Published in The Building News, January 31st 1879. In the 1870s there was a tremendous amount of development and building work at Sedbergh, under the careful eye of the Headmaster, Frederick Heppenstall. This included the Headmaster’s House (now School House), classrooms, a chapel and four other boarding Houses.
“The ancient Grammar School of Sedbergh has, like many others in the country, lately come under the Endowed School Commissioners. A new “scheme” has been drawn up, and under the guidance of a large and influential board of governors new life is being infused into the old school. A head-master’s boarding-house for 40 boys was completed last autumn, and a second boarding-house for the same number of boys will be finished next autumn. The illustration gives a view of the proposed ” central block,” containing various class-rooms, physical science rooms and laboratory, drawing-room, governor’s and master’s rooms, large hall for assembly, chapel, Ac. and, when completed, will form a conspicuous group of buildings occupying a commanding site to the west of the town. At present only the group of classrooms are being built. The stone for the buildings is procured from quarries near Shap. The roofs are covered with green Westmoreland slates. Messrs. Paley and Austin. of Lancaster, are the architects.”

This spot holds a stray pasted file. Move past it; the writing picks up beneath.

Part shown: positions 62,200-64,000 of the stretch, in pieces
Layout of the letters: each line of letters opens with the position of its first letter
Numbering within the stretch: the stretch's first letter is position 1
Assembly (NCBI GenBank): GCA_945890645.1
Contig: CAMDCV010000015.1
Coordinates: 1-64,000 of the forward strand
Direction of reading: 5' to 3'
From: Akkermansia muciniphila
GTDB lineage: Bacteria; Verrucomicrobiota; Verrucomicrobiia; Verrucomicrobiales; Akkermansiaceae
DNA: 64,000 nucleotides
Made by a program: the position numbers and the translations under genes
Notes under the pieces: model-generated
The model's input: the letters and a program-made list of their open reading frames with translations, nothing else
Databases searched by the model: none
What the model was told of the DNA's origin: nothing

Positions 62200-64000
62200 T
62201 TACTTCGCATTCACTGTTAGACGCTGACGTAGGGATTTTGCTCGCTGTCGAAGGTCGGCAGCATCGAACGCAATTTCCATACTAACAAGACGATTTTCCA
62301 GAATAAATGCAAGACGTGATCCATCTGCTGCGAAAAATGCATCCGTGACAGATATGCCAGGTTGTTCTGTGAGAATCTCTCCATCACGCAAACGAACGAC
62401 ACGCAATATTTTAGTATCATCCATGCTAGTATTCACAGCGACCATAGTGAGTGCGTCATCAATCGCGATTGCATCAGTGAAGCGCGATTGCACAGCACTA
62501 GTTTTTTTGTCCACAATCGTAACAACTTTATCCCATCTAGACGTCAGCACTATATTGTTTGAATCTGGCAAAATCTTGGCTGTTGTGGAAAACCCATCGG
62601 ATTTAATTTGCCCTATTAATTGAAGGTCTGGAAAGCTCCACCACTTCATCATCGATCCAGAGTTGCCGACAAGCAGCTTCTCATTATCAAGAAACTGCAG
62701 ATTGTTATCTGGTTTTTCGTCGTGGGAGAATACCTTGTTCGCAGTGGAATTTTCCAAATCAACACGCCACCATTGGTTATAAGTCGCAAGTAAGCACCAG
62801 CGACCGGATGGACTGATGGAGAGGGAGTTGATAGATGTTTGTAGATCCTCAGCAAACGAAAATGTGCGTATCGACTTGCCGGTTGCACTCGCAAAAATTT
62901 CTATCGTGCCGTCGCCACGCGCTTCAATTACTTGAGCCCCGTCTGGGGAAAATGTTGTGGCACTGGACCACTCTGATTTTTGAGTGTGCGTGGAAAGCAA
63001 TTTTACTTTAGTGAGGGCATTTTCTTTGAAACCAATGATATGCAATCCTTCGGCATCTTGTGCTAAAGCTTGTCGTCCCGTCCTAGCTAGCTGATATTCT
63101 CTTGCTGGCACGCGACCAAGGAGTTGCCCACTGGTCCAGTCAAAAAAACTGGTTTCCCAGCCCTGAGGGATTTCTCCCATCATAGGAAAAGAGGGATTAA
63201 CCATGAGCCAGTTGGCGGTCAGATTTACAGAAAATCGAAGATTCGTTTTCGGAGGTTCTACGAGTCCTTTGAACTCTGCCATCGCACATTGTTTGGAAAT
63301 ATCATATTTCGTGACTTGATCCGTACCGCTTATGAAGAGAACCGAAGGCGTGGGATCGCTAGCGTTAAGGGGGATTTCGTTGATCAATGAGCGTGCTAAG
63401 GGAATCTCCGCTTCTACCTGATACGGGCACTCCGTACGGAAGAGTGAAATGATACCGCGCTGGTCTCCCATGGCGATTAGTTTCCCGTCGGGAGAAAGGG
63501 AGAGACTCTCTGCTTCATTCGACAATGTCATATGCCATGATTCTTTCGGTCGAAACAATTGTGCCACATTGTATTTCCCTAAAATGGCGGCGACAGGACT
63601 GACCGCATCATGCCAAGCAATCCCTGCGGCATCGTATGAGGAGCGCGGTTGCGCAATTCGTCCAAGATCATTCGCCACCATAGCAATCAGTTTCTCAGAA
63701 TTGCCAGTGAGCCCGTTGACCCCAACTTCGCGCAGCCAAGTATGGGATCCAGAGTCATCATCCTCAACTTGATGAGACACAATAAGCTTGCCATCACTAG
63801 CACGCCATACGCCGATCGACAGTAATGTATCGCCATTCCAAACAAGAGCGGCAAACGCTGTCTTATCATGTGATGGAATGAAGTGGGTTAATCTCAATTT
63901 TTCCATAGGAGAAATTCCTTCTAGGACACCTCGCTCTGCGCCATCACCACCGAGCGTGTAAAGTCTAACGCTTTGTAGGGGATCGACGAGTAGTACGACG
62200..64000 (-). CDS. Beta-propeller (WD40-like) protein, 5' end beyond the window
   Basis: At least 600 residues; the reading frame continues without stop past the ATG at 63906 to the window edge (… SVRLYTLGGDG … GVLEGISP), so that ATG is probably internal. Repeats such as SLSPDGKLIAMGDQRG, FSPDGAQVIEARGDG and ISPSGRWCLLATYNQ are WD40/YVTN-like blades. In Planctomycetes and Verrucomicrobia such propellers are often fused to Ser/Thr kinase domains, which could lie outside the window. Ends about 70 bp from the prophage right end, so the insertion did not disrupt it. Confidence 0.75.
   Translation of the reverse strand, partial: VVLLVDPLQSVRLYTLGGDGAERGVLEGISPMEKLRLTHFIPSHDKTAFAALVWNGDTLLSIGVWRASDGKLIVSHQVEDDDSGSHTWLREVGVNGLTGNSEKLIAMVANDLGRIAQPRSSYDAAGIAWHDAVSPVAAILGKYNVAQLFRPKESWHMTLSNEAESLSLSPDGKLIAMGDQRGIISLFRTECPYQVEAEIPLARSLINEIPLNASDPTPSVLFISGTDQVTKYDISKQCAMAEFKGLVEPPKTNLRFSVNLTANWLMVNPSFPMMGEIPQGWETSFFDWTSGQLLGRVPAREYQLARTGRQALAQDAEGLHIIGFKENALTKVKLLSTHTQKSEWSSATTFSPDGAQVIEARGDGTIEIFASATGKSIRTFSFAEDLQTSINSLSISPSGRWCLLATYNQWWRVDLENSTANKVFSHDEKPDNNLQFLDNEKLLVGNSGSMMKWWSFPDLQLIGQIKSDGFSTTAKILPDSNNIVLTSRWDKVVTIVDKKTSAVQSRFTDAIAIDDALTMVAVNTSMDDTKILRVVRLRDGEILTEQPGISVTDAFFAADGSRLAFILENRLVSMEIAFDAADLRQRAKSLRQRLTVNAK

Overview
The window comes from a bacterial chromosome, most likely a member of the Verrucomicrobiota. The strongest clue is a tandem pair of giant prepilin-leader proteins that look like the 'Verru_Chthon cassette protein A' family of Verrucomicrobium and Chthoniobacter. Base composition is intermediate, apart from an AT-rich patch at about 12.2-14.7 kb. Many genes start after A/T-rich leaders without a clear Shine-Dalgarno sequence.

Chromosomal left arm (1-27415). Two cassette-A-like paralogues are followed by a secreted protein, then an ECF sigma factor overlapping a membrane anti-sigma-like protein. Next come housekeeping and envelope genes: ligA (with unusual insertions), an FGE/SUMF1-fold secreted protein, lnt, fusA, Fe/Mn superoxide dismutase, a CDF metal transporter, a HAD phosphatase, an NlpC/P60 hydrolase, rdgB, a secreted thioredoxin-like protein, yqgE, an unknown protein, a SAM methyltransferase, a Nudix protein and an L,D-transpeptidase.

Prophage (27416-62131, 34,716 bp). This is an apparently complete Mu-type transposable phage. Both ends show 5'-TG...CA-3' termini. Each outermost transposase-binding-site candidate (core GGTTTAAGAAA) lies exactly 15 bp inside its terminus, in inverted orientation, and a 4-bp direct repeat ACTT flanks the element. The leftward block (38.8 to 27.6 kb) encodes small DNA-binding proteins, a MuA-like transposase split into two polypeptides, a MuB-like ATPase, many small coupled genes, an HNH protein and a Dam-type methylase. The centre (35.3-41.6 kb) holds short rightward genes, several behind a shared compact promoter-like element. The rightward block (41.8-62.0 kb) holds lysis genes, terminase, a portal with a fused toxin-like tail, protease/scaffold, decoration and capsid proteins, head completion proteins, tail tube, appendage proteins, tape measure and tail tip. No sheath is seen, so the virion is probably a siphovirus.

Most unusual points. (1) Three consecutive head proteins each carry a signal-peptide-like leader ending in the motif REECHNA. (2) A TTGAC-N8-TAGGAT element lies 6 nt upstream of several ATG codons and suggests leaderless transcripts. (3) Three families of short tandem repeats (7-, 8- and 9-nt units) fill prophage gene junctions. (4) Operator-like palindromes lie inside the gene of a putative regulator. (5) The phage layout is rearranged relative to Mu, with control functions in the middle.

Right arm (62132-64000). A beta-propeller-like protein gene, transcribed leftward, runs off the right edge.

“This chapel is designed with a continuous nave and chancel without a chancel arch, which is eomewhat a feature of the churches of Craven. The long line of roof is broken by a bell-turret of oak covered with lead, and the roofs are covered with stone slates. The n.ave is 82ft. long and 20ft. wide. The arcades are low, with segmental arches, and fine square-headed windows in clerestory over ; narrow aisle passages give access to seats at sides. The tine organ is contained in the north transept and aisle, there being a similar transept on south side seated for masters’ families, Arc, with choir and clergy vestries on east side. Local stone, with Prudham stone dressings externally, has been used, the interior facing being of flecked red Runcorn ; pitch-pine roofs, and oak seats and fittings; wood block floors, flagged passages, and porches ; chancel floor tiled. The sole contractors are Messrs. Brassington Bros. The architects are Messrs. Austin and Paley, of Lancaster.”